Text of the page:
Two years ago, after years of contributions to and growth at Athenian, two employees went on to become Heads of Schools at independent schools in Marin and Washington, DC. This past year, two more veteran Athenians moved into leadership roles in the world of education. Nancy Nagramada is now the Head of Middle School at the San Francisco School and Lisa Haney is the Executive Director of the California Teacher Development Collaborative. Both Lisa and Nancy embodied so much of what makes Athenian special and we will miss their dedication, joy for teaching, genuine love of the students, and sense of fun and humor they brought to their work at the School.

Nancy began at Athenian in 2003 as our Dean of Diversity. Nancy wore many hats in her 14 years at the School. Teaching in the Middle School for ten years, she created signature curricular components including the 8th-grade English class family migration story project, the annual production of West Side Story, the 8th grade speech project, and the hallmark Interim trip to Washington, DC. Nancy ran Athenian’s Summer Programs for five years, furthering Athenian’s “public purpose” work through engineering programs for girls and a pilot partnership with Aim High. Nancy lived on campus with her family for ten years and was a pillar of the residential community. She rallied the faculty and staff every year for the Faculty/Staff show, pulling off elaborate musical productions to benefit the Starehe Schools in Kenya. Nancy was also the Middle School Dean of Faculty, a leader and participant in many school improvement projects and task forces, the leader of the Admission Ambassador program, and in her last year was the Special Assistant to the Head of School for Strategic Initiatives, and 9th grade history teacher. Nancy was always the first to volunteer, whether it be an improv performance, setting up a meal train for new parents, cleaning up a messy room, or rallying students and faculty alike for fun and games.

Nancy has now moved across the Bay and is taking her extensive teaching and leadership experience to a philosophically similar school in the heart of San Francisco. Like Athenian, The San Francisco School has been delivering an education rooted in intellectual curiosity, playfulness, diversity, and engagement to preschool through middle school students for over 50 years. We will miss Nancy’s energy, can-do attitude, and sense of fun that she brought to everything she was involved in. We know that Nancy will continue to be a fierce advocate for students and a champion of social justice in the world of education in her new role.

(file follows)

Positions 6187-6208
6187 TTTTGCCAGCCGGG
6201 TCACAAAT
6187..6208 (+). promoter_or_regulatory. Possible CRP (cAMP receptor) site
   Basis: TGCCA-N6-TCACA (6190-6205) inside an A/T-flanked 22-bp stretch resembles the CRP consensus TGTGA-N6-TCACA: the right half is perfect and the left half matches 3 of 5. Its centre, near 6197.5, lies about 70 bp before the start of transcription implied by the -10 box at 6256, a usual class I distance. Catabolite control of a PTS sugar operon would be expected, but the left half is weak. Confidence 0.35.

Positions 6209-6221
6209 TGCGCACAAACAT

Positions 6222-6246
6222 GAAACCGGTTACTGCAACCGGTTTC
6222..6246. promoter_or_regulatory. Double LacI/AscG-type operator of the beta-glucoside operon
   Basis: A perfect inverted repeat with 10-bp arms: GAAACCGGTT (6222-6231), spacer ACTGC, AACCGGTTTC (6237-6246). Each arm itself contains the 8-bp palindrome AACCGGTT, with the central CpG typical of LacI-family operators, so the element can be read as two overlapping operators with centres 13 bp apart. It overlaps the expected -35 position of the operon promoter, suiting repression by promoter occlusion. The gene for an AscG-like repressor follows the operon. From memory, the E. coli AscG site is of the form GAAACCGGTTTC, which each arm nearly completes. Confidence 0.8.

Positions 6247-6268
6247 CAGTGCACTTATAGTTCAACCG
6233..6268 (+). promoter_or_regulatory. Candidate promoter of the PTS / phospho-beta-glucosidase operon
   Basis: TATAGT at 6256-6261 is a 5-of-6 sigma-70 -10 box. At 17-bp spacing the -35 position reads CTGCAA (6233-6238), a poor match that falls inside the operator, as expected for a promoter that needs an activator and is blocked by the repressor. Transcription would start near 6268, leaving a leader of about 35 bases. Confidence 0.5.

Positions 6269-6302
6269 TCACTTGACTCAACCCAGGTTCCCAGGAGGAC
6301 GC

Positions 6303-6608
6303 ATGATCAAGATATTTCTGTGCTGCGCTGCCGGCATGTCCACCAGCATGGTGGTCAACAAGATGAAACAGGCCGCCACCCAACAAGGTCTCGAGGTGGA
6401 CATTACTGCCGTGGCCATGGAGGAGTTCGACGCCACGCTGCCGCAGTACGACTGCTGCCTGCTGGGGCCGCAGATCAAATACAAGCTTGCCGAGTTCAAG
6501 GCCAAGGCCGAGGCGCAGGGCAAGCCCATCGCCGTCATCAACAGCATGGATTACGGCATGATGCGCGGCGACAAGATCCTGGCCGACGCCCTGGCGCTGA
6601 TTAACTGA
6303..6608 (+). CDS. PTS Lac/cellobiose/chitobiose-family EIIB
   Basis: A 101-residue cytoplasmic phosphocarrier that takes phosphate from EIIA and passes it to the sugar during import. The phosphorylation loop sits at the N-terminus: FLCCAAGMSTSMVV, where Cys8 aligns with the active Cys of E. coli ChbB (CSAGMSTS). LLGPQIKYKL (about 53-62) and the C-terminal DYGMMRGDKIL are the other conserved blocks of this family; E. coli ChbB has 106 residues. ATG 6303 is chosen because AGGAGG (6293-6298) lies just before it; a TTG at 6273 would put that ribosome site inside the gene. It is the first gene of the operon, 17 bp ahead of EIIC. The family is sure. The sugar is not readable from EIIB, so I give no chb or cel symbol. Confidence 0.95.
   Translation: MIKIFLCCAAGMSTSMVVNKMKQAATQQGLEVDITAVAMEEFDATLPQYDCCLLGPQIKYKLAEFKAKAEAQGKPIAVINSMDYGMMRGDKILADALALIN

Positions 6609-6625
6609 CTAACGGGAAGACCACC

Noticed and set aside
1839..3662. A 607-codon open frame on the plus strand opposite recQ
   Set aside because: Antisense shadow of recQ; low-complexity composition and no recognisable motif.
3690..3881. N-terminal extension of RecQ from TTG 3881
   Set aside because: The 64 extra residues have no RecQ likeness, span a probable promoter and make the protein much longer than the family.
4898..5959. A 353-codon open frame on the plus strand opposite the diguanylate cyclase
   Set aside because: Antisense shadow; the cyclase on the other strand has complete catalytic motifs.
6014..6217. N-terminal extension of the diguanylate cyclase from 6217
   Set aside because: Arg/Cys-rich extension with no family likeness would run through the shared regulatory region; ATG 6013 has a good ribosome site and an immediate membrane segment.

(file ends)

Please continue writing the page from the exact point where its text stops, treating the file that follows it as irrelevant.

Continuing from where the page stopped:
Lisa came on board at Athenian in 1991 as the Director of International Programs. Lisa taught ESL and started the first student club focused on diversity, equity, and inclusion at the School called The Multicultural Alliance. Lisa’s continued interest in supporting deeper cross-cultural understanding inspired her to lead six international interim trips, two to China and four to Tanzania. Lisa’s global interest reflected in the courses she taught, including the 9th-grade world literature program. She developed a variety of seminars including Utopian Literature; Migrants, Nomads, and Aliens; and regional literature seminars focusing on Africa, South Asia, and India.

As Lisa’s role in the community expanded, her care for student and faculty wellness continued to focus her work. Lisa held a number of leadership roles during her time at the School, including Humanities Department Chair. She became the Upper School Dean of Faculty and advocated for and supported her colleagues as a member of the Upper School leadership team with strength and compassion. Lisa spearheaded a process to develop Athenian’s professional development and evaluation program and helped the School define its “Standards of Excellent Teaching.” Lisa worked closely with student members of the Gender Equity Coalition to found the Athenian Sexual Assault Prevention Program, now a required part of the Athenian curriculum. Creating a warm and welcoming space wherever she was on campus, students and faculty alike looked to Lisa for guidance and support.

Lisa’s substantial work developing teachers at Athenian was complimented by her work with teachers through UC Berkeley Extension and the Berkeley and San Francisco Unified School Districts. Lisa also has leadership experience with international and diverse school populations, including working with the State Department improving English language education in Tanzania. Lisa will bring all of this experience with her to California Teacher Development Collaborative where she will continue to be a teacher of teachers. Lisa is the perfect person to continue CATDC’s mission of supporting teachers to collaborate and create a teaching and learning environment that is rewarding, inspiring, and productive. Athenian faculty will continue to benefit from Lisa’s wisdom and care through CATDC professional development opportunities.

While we miss seeing Nancy and Lisa on a daily basis, we are lucky to have them remain members of our community. Both Lisa and Nancy’s spouses, Mark and Charlie respectively, work at Athenian and they both are parents of alumni. Nancy has a son in the Upper School who will now commute from San Francisco to remain an Athenian Owl. We are so grateful for Lisa and Nancy’s nearly 40 years of combined service to Athenian and we are thrilled they will remain directly connected to Athenian.

Life in Flight: What’s Possible After Athenian

Updated November 28, 2017

The core values of Athenian’s mission provide the foundation for 21st-century success: critical and analytical thinking, collaboration, teamwork, and creativity.  For proof of this, look no further than Keenan Wyrobek ’99.  During his Athenian experience, he built rockets, competed on the swim team, and embraced failure in projects and experiments as a learning opportunity. The skills Keenan built at Athenian served him well at Johns Hopkins and Stanford, and in developing the reading app Bam Boomerang and the Personal Robotics Program at Willow Garage.